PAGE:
Description: Lidded boxes are small "Treasure Chests" that can be made in many shapes and sizes on a lathe. They have been made many ways over the years with different options and embellishments. In this class, Dave Robinson breaks lidded box building down to the simplest and fastest method to complete the project. We will explore some of the fancier options that students can take to the next level on their own such as threaded lids, metal, exotic wood, and stone powder inlays. By sticking to the basics and the easiest ways, students will go home with a finished lidded box at the end of this session. Skills developed in this class translate to making a pepper mill and turning a platter or a bowl.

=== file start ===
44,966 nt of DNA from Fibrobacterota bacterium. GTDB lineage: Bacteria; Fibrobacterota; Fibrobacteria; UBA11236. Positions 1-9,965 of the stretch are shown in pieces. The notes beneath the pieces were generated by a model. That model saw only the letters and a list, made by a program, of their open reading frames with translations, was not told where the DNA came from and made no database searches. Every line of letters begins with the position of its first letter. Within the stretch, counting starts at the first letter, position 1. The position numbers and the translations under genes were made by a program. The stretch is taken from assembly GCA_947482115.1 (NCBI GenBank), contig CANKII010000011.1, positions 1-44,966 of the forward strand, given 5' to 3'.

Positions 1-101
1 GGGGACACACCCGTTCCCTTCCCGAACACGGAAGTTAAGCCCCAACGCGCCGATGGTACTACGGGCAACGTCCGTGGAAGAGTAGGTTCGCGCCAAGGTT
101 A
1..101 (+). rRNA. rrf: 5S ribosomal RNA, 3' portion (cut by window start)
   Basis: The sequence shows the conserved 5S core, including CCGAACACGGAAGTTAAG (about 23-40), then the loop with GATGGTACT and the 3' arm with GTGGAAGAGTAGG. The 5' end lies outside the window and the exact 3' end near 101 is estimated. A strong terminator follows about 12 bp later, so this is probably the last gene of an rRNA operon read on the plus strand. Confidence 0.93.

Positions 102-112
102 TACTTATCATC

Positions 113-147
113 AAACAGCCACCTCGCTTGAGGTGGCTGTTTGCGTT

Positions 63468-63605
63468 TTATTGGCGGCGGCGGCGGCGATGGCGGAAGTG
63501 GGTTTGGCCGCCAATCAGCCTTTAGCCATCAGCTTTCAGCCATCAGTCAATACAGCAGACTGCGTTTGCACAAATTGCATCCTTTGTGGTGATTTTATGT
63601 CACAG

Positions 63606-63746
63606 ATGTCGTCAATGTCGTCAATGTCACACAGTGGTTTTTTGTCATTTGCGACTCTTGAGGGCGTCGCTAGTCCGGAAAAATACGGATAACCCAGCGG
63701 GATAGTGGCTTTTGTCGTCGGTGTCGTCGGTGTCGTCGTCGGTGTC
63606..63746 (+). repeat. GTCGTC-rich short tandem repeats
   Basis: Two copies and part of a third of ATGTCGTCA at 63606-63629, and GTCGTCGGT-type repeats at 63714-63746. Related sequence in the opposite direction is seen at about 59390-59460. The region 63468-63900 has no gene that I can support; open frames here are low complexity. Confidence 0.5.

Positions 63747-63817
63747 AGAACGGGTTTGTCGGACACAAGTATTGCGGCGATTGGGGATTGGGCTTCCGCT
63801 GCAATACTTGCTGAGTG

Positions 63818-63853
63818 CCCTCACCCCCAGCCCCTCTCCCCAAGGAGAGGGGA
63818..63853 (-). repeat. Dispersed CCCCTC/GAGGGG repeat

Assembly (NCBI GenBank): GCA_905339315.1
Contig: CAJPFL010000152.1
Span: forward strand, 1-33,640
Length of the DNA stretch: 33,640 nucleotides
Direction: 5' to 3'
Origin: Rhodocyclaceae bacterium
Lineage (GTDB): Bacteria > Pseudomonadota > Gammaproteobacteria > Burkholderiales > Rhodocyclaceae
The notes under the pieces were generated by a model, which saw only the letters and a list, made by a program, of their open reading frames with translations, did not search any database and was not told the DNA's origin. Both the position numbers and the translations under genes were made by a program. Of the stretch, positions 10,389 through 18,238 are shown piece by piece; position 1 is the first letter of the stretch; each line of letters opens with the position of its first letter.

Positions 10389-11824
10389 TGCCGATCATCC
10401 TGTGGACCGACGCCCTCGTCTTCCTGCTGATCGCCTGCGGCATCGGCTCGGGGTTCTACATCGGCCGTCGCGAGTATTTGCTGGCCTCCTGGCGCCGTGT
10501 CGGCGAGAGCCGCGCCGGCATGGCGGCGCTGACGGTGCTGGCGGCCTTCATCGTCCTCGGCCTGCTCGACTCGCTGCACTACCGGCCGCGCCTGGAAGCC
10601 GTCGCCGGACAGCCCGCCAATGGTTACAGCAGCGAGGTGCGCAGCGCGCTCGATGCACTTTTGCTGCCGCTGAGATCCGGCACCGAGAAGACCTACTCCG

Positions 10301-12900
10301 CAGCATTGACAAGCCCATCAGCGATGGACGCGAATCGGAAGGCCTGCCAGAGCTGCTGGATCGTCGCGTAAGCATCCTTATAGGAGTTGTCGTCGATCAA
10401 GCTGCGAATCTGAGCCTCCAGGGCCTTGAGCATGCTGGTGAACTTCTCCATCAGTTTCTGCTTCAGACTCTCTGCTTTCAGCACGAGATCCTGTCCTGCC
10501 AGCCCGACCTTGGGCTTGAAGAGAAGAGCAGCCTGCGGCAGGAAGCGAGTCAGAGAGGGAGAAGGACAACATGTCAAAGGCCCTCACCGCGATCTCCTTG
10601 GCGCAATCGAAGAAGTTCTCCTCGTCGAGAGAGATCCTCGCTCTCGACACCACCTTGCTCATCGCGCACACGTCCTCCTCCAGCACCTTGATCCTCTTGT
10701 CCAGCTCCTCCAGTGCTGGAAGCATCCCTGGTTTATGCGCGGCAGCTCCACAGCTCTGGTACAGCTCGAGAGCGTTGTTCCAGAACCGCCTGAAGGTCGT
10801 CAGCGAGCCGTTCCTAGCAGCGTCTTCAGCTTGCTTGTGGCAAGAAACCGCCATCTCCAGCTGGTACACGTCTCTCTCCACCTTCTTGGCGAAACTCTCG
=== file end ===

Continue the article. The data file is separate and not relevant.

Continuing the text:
Really nice projects but I wish they didn’t use machines every every single step not everyone has a full commercial shop with huge commercial sized machines that cost thousands of dollars in their house. They need to start focusing on hand tools what what the average person has in their house like table saw and drills and stuff like that not everyone has a massive router table with specialty fence and machine or a commercial band saw or massive commercial table saw or huge joiners and thickness planners. It’s not prectical for most people. The steps are short too like Ok do this whole section on this commercial machine that not average woodworker owns and only someone with a commercial company would even have access to but those people aren’t buying this book because they know how to do these things already they don’t need a book telling them how to do what the legit do as a career. The people buying this book are normal people trying to do this as a hobby for fun at home. So cater to them don’t take a short cut because it’s easy for you to tell someone to do something you can do in two seconds but those people have to somehow figure out how to do this one their own in a way not shown in the book because they don’t have the machines you do. It’s Being lazy and writing a book that’s almost completely useless to someone trying to make these projects. But if I did own all these machines and has all that space and money and materials it’s a good book.